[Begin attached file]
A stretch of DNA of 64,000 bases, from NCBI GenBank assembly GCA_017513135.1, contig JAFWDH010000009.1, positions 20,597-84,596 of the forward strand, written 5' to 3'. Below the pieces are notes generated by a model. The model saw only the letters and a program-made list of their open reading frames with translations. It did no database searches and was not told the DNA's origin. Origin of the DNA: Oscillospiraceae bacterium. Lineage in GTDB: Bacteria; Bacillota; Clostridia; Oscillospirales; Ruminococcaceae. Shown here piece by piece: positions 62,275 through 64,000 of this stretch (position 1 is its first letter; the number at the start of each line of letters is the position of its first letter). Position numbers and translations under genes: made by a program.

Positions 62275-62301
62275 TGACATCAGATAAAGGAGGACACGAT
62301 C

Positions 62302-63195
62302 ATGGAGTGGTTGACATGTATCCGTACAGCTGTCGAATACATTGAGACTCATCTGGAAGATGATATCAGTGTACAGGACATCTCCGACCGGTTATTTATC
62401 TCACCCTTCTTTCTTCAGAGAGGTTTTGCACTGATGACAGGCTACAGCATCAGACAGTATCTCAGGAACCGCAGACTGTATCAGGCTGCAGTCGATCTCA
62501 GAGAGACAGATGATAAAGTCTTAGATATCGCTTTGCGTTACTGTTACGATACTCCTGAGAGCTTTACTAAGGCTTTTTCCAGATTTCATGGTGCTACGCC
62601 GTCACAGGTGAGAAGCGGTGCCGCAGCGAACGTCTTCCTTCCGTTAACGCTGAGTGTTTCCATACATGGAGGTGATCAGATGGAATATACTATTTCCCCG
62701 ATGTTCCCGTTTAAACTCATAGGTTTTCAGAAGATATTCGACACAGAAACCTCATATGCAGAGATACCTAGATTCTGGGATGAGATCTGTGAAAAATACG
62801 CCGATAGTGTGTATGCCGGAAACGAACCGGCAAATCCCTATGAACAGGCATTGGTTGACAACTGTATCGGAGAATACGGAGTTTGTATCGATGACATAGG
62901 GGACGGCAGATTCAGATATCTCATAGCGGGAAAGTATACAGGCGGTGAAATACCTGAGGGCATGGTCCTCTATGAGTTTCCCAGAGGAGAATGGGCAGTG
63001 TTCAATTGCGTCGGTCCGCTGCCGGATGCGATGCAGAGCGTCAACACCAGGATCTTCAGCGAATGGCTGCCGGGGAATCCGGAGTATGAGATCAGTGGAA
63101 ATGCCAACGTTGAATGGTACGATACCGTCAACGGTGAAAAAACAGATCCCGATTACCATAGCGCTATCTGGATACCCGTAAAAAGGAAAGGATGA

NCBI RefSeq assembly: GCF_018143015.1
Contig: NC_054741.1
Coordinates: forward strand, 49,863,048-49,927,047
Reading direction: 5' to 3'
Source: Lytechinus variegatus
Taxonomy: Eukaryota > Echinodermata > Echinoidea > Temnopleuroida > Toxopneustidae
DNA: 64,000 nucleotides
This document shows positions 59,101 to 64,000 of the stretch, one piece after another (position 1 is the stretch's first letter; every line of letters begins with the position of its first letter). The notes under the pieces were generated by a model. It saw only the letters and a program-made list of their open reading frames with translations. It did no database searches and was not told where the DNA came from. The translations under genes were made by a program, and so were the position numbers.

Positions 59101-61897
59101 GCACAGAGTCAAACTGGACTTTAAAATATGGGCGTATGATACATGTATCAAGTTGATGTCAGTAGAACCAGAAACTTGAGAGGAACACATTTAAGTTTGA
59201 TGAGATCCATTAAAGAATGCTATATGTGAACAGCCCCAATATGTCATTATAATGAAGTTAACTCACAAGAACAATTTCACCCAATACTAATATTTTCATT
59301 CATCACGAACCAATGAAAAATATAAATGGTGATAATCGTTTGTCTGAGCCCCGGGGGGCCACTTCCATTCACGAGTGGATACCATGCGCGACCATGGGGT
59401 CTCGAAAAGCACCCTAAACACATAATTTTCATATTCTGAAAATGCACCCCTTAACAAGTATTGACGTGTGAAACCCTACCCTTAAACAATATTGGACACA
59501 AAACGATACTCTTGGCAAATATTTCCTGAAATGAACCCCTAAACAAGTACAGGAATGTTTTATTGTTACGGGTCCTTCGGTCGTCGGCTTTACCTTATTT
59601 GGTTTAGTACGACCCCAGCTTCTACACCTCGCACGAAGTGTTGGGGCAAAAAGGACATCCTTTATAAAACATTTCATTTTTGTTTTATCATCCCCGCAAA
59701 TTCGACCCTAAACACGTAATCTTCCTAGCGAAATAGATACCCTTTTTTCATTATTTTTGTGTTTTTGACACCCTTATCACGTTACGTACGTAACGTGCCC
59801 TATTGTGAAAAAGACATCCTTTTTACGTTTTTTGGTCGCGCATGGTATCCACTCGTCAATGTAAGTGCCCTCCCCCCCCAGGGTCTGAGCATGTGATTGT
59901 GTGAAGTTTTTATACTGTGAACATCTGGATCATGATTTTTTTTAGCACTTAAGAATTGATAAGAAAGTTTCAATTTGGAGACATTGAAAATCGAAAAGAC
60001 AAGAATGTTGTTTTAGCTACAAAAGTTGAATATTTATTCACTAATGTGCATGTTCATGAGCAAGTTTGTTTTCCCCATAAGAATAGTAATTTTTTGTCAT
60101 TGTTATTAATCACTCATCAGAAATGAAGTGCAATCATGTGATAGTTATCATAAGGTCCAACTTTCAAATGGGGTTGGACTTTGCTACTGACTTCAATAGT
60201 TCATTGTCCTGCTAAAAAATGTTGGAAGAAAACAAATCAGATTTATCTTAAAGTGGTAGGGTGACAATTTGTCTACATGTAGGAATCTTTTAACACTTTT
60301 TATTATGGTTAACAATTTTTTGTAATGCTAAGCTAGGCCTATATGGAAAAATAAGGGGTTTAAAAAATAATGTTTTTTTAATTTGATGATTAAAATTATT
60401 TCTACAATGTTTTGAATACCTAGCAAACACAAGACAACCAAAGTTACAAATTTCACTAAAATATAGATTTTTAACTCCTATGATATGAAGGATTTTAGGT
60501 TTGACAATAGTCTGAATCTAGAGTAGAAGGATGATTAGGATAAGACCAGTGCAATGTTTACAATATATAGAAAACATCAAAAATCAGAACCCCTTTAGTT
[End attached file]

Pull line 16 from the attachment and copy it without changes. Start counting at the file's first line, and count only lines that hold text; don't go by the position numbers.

Contig: NC_054741.1